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Joe Biden says Ian could be ‘deadliest’ storm in Florida’s history

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President Biden on Thursday offered a grim early assessment of the potential death toll in Florida as Hurricane Ian pummels the state, leaving a swath of destruction in its wake.

“This could be the deadliest hurricane in Florida’s history,” Mr. Biden said, speaking at FEMA headquarters in Washington, D.C. “The numbers are still unclear, but we are hearing reports of what may be a substantial loss of life.”

Historical records show that a hurricane in 1928 killed more than 2,500 people in Florida. Gov. Ron DeSantis said early Thursday that reports of “hundreds” of deaths from Ian have not been confirmed.

Mr. Biden said roads and homes across Florida are flooded, leaving millions of people without power and sending thousands more to hunker down and schools and community centers. The president offered sympathy for those impacted by Ian’s path.

More than 200 shelters have opened up across the state.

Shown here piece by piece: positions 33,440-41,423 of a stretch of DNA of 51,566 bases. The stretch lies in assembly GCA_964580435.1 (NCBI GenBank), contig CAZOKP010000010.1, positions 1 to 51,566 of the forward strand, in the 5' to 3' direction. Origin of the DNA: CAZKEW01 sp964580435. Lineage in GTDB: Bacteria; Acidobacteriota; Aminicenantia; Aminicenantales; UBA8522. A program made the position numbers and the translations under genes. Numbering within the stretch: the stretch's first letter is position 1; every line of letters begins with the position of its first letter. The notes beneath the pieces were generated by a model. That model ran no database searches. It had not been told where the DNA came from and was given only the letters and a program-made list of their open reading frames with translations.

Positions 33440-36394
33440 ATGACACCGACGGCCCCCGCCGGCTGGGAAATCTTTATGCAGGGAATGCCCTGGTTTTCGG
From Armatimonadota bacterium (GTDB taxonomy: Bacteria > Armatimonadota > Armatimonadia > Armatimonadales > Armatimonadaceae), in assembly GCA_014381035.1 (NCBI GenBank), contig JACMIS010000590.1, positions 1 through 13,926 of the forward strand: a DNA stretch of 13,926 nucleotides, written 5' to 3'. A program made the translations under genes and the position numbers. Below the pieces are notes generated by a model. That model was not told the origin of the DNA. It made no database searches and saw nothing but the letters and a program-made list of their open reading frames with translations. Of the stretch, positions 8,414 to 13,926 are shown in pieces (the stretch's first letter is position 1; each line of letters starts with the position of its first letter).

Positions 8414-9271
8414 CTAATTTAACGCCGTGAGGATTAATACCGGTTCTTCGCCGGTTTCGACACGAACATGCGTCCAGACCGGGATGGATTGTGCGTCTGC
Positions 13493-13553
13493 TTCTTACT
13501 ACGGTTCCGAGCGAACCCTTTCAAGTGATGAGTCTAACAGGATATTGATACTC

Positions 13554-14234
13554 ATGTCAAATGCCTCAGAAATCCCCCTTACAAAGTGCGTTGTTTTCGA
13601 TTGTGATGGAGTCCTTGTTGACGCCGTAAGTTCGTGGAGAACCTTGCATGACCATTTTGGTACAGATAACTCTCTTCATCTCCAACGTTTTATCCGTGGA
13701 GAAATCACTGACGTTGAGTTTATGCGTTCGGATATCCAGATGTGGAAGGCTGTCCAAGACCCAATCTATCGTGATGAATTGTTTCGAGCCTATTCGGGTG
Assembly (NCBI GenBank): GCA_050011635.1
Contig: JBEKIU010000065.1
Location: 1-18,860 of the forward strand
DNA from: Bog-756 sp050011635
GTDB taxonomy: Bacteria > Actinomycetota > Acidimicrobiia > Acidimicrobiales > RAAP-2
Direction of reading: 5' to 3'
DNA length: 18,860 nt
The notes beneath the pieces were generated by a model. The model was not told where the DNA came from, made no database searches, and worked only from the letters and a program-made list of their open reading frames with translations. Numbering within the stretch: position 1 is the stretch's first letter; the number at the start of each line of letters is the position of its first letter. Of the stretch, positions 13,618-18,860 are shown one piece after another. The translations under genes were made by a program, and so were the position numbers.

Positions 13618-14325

“They are wondering what’s going to be left when they get to go home, or even if they have home to go to,” the president said, urging Florida residents to follow local officials’ directions and stay inside until the water recedes.

Search and rescue missions are already underway by land, air, and sea. The Pentagon has sent more than 1,200 vehicles and 25 watercraft to support search and rescue operations, while the Coast Guard has also sent vehicles and watercraft.

Mr. Biden also pledged full federal support to assist Florida residents as they return to damaged homes and businesses. 

Earlier Thursday, Mr. Biden approved Mr. DeSantis’ request for an expedited major disaster declaration. That will free up federal funds to fully cover the cost of clearing debris and other expenses related to rebuilding public buildings like schools and fire stations. 

The White House said  Mr. Biden and Mr. DeSantis, a Republican and frequent critic of the president, are “committed to continued close coordination.” Mr. Biden underscored that cooperation in his remarks. 

“My message to the people of Florida is America comes together. We are going to pull together as one team, one America,” he said.

The president said he intends to visit Florida and Puerto Rico, which felt Ian’s wrath earlier this week, to meet with rescue workers and survey the damage. FEMA administration Deanna Criswell is heading to Florida on Friday to check on response efforts and see what else is needed.



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